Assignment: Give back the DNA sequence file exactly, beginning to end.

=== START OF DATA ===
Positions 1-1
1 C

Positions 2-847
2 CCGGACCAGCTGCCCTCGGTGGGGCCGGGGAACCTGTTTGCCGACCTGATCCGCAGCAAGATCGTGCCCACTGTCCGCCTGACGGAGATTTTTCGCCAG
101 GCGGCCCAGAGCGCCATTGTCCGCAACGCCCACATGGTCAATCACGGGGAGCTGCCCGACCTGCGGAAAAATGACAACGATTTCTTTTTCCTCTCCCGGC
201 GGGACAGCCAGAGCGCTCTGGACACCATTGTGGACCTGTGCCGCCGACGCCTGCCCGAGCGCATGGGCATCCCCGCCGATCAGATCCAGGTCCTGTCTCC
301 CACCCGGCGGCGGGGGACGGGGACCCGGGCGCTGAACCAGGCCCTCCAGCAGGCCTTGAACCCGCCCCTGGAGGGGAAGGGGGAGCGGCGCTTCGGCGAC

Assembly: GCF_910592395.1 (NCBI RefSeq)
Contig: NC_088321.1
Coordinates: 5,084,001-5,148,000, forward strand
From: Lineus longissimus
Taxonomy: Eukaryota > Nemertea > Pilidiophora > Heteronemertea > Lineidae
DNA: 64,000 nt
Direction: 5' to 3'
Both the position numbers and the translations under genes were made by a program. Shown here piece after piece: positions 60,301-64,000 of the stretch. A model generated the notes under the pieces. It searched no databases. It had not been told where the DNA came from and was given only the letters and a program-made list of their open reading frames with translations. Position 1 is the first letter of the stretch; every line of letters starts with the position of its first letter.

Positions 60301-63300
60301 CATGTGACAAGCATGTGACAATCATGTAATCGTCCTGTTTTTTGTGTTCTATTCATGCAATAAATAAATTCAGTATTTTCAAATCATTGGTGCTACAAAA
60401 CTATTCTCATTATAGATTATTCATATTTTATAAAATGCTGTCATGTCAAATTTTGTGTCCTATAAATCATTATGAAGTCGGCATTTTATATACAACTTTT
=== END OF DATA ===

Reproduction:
Positions 1-1
1 C

Positions 2-847
2 CCGGACCAGCTGCCCTCGGTGGGGCCGGGGAACCTGTTTGCCGACCTGATCCGCAGCAAGATCGTGCCCACTGTCCGCCTGACGGAGATTTTTCGCCAG
101 GCGGCCCAGAGCGCCATTGTCCGCAACGCCCACATGGTCAATCACGGGGAGCTGCCCGACCTGCGGAAAAATGACAACGATTTCTTTTTCCTCTCCCGGC
201 GGGACAGCCAGAGCGCTCTGGACACCATTGTGGACCTGTGCCGCCGACGCCTGCCCGAGCGCATGGGCATCCCCGCCGATCAGATCCAGGTCCTGTCTCC
301 CACCCGGCGGCGGGGGACGGGGACCCGGGCGCTGAACCAGGCCCTCCAGCAGGCCTTGAACCCGCCCCTGGAGGGGAAGGGGGAGCGGCGCTTCGGCGAC

Assembly: GCF_910592395.1 (NCBI RefSeq)
Contig: NC_088321.1
Coordinates: 5,084,001-5,148,000, forward strand
From: Lineus longissimus
Taxonomy: Eukaryota > Nemertea > Pilidiophora > Heteronemertea > Lineidae
DNA: 64,000 nt
Direction: 5' to 3'
Both the position numbers and the translations under genes were made by a program. Shown here piece after piece: positions 60,301-64,000 of the stretch. A model generated the notes under the pieces. It searched no databases. It had not been told where the DNA came from and was given only the letters and a program-made list of their open reading frames with translations. Position 1 is the first letter of the stretch; every line of letters starts with the position of its first letter.

Positions 60301-63300
60301 CATGTGACAAGCATGTGACAATCATGTAATCGTCCTGTTTTTTGTGTTCTATTCATGCAATAAATAAATTCAGTATTTTCAAATCATTGGTGCTACAAAA
60401 CTATTCTCATTATAGATTATTCATATTTTATAAAATGCTGTCATGTCAAATTTTGTGTCCTATAAATCATTATGAAGTCGGCATTTTATATACAACTTTT